Left to right: Carter Camp, Russell Means, Alex White Plume, Floyd Hand, Alfred Bone Shirt & Vic Camp
Richard Two Elk, a former AIM member, was not interviewed for the film partly because of his first-hand account of the Robinson shooting.
“I witnessed the incident when Robinson was shot in the leg and carried away after an argument with some of the leaders.
Carter Camp knows that Robinson died after bleeding to death and he has lied about even meeting him.”
Camp, an AIM leader who appears in the film, defends his actions as an instigator of several gun battles during the occupation. Two Elk laments that PBS now appears to be a part of the effort to cover up the Robinson murder in order to “glorify” AIM leaders. “AIM hijacked the legacy of Wounded Knee and exploited it for their own gain.
They cashed in and left their fellow Indians behind, homeless and destitute.
That should have been part of the story.
Now it appears that PBS has helped them/AIM get away with it.
Another fact not mentioned in the film is that most of the invaders were from outside the reservation.
They were not local people with local grievances.”
QUEST FOR THE PIPE OF THE SIOUX
I must not forget I am an Indian as well as you who are
Indian AIM leaders, followers, supporters, sympathizers. I
too have shared the Chippewa heritage, but that I shall share
with all, whether white or red or of other lineage or color
Tragic it is when a man will stoop to using his own fellow
men, his neighbor’s property and personal accomplishments,
to gain and promote his own personal aims. Especially
demeaning to his own intelligence is it when he sets to his
own thing with a lack of mental and physical ability. In_that
case, he lowers himself and his supporters to the gutters
of the less than human.
As the Oglalas term it:
He wicasa sni yelo!
That fellow is no man at all!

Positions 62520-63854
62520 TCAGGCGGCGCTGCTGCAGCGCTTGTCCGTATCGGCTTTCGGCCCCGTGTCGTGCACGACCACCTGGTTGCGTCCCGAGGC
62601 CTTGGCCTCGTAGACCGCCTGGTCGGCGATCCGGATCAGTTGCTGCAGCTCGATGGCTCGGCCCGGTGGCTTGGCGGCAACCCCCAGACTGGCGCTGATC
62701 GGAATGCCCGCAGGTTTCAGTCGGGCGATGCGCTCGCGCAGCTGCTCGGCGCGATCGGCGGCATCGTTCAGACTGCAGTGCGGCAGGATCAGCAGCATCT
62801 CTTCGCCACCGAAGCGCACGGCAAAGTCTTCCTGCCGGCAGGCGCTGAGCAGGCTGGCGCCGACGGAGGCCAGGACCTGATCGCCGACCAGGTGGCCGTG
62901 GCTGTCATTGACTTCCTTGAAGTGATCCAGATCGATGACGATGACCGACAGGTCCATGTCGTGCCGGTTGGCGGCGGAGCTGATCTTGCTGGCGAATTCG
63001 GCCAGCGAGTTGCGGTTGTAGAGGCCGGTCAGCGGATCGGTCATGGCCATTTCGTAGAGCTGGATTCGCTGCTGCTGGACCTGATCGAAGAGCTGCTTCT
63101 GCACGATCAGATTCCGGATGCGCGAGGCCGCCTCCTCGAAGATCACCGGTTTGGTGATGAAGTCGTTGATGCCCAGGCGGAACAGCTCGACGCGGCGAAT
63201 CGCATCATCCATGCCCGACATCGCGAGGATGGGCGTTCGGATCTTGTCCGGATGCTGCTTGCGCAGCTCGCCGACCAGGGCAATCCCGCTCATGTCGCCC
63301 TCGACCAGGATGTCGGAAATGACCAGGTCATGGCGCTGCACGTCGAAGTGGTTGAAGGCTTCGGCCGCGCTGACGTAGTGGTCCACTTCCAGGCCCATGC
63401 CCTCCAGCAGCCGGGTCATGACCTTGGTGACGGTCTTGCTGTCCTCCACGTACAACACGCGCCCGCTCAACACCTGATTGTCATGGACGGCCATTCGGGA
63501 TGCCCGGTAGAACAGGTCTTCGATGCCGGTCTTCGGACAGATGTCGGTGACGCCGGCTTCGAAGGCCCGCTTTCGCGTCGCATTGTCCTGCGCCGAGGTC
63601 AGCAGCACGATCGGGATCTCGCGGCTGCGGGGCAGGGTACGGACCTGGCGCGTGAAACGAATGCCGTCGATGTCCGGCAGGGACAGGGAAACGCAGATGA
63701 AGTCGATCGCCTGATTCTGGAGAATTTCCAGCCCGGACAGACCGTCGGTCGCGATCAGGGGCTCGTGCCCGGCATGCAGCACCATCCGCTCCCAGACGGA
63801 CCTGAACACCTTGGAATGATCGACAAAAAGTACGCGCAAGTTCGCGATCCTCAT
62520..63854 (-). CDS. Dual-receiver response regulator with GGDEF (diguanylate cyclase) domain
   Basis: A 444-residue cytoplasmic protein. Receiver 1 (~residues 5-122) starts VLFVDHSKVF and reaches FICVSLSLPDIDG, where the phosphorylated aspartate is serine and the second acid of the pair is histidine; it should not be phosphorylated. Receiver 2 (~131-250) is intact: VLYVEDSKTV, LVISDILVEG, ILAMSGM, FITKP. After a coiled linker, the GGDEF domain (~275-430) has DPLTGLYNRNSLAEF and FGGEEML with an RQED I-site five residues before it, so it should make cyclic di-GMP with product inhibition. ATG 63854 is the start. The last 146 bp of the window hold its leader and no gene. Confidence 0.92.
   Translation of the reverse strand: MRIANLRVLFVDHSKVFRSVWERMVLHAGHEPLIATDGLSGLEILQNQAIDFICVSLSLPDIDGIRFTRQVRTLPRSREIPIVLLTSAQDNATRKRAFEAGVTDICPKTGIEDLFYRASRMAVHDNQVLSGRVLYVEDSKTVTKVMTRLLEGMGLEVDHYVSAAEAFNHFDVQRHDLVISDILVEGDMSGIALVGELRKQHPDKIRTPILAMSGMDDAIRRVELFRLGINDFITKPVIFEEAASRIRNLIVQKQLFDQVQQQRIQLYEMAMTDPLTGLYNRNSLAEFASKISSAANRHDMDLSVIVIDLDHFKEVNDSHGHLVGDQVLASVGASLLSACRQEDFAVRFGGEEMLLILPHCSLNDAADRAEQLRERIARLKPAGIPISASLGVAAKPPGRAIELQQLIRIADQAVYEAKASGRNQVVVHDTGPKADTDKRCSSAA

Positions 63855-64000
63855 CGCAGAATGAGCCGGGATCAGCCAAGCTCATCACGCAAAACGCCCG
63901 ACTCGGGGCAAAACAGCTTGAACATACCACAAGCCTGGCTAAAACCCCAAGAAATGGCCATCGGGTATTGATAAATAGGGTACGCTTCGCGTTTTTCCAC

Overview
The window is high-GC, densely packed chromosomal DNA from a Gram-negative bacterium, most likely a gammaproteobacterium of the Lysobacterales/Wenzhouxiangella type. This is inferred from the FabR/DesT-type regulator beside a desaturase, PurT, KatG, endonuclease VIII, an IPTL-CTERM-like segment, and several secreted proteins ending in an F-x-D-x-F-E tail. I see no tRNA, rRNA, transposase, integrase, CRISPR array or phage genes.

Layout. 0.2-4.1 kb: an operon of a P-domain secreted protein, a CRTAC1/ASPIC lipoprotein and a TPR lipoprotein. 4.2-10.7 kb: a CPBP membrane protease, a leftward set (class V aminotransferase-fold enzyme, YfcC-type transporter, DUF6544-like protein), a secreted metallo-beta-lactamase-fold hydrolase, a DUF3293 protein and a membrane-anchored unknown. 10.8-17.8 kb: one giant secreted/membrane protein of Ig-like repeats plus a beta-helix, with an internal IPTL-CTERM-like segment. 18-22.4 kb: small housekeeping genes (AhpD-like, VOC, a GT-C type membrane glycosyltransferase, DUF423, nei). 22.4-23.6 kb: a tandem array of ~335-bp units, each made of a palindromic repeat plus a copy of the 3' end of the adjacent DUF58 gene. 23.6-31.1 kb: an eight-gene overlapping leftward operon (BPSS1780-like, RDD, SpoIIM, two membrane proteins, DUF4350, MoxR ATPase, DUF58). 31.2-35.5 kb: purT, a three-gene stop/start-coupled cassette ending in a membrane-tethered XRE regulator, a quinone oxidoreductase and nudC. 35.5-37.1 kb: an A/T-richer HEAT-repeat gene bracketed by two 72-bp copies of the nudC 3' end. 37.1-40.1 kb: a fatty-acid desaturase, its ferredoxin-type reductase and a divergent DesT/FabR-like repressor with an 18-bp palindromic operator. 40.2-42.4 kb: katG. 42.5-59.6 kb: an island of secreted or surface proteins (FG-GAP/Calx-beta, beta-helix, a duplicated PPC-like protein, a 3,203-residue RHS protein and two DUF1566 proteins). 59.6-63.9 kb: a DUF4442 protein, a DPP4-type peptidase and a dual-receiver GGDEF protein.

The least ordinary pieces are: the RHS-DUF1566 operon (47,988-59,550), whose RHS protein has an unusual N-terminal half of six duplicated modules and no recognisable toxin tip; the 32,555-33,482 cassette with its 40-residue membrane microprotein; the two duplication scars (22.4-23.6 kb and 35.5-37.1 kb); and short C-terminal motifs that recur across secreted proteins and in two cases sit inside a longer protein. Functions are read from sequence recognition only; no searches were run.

In the destruction that has come upon our village, those
who executed the plan, those who threw themselves into
their following in any way cannot be stripped of their
responsibility for the grave violation of personal, family, and
community rights as human persons, as citizens of the United
States, and as tribal members of native populations.
We for our part felt conscious of our duty to serve our
people and our neighbors, all of whom are Indian except
about five percent. Tourists over the years grew in their
desire to know and share their lives with our Indian people.
To deal with that desire worthily, we concerned ourselves
with their persons and members of their families unable
to come to our people to see and visit them. We wished to
serve this broad interest through various means. Indian
clerks and guides were always available. The grounds were
left always in their natural state. Only foot trails crossed
the coulee where once many men, women and children died
in a dreadful crossfire.
The tragedy of today is the irony in defacing and
desecrating these hallowed grounds in the name of self determination!
Structures dedicated to the memory and
teaching of the Sioux experience, and to educating in the
ways of sharing with the American public the fruits of handiwork
stamped with authentic Siouan values, were demolished
with no evident attempt to check so aimless and pointless
Wilbur A. Riegert (1973-1974 before his death, and after the Seige at Wounded Knee 1973)
Does that sound like a man who stayed during the Seige of Wounded Knee to protect AIM….absolutely not!!!!